One of the great false dilemmas of stats/scout non-debate is the desire to of statheads to cast out any intangibles. Anything that cannot be measured or quantified is worthless, the old strawman fallacy goes.
This, of course, isn’t true. There are some thing which many stat-oriented types dislike, such as the ideas of chemistry or leadership. But one thing that even the most ardent stats nerd cannot downplay is that value of desire. It takes a lot of talent to get to the Major Leagues and it takes just as much talent to stay there. To stay focused and driven no matter how many zeros show up on the paycheck and no matter how coddled and worshipped a player gets.
Sometimes, the desire wanes. When it does, people notice. When they notice, your ongoing employment is jeopardized.
Roy Oswalt used to be very good. Then he started breaking down as he got older. It happens every time. Even when he wasn’t great, like last year with the Rangers, he was still sort of okay. Oswalt pitched just 59 innings for the Rangers in 2012. He struck out a surprising 59 batters against just 11 walks. Hey, that’s pretty good!
Whoops. He also allowed 11 home runs in those 59 innings, which is very bad. It more than doubles his career HR/9 rate. Oswalt lost his rotation spot and moved to the bullpen, much to his chagrin. He finished the year nursing a forearm injury.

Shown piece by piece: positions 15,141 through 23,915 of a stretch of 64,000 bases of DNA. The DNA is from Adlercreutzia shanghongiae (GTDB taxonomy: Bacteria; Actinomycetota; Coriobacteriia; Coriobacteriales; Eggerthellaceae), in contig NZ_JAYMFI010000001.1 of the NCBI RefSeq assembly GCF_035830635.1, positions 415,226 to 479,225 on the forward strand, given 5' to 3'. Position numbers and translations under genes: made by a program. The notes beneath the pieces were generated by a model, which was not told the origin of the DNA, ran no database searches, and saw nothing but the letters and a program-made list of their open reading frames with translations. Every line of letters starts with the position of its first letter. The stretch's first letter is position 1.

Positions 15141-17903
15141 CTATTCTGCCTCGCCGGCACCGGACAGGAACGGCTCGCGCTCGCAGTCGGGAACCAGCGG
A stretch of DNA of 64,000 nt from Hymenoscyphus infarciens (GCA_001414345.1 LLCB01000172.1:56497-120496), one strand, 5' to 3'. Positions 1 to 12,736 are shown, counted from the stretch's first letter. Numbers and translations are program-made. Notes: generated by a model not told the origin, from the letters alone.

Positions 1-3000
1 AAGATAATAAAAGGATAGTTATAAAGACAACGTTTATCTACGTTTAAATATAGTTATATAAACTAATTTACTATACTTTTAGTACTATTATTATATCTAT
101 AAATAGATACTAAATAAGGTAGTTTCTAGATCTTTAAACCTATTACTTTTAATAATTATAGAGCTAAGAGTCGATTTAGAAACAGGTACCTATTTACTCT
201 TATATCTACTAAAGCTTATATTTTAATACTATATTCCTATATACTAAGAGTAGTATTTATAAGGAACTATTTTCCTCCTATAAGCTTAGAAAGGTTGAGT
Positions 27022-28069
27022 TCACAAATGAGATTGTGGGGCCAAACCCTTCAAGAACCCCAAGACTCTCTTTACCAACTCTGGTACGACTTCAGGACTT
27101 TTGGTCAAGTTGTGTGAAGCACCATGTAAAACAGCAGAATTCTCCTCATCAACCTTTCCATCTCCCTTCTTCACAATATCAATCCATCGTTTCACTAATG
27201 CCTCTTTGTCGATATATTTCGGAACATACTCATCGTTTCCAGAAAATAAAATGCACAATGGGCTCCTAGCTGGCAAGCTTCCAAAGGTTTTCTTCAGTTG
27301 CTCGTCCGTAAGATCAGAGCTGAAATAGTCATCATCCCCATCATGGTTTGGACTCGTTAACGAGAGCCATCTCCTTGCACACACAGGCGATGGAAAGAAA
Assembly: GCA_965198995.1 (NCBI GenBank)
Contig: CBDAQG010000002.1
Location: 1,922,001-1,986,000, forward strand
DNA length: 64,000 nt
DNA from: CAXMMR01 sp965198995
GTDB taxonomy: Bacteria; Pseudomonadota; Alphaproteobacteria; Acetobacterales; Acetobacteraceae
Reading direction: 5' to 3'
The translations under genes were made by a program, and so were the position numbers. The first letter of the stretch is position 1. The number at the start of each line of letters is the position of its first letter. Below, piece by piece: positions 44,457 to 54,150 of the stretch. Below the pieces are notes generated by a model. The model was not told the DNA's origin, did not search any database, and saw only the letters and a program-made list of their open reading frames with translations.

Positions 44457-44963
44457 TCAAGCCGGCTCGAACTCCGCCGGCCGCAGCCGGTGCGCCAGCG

Perhaps Oswalt would be much better in 2013. A move to a more home run friendly ballpark plus the good old gods of luck would surely help bring his numbers back in line with what we expect from Roy Oswalt. Bill James projects a 3.64 ERA/3.52 FIP, should Oswalt choose to pitch this season.
Nick Carfardo of the Boston Globe passes along a quote from an unnamed NL executive, claiming many teams gave up chasing Oswalt as he just doesn’t seem to want it bad enough. Oswalt appears willing to pitch in 2013 but on his own terms only.
Like last season, Oswalt will handpick his landing spot and might only be ready to pitch half the season. Which is nice luxury if you can afford it but who needs the headache? Nobody can begrudge Roy Oswalt if his heart isn’t in playing baseball any more. He is 35 years old, played for 12 years and made a big ole pile of money. As his body betrays him, his mind begins to wander. Any team that brings him on will do so reluctantly.
Jason Parks of Baseball Prospectus brought #want to the world, now is the time to apply it. Roy Oswalt showed all kinds of want for his career, racking up 50 Wins Above Replacement as the ace of the Astros. If he wants to play, it sounds like he needs to spend a little bit more time convincing himself he’s up for it. If he ever tricks his own body into believing it, he can then shift his focus to the front offices of the world.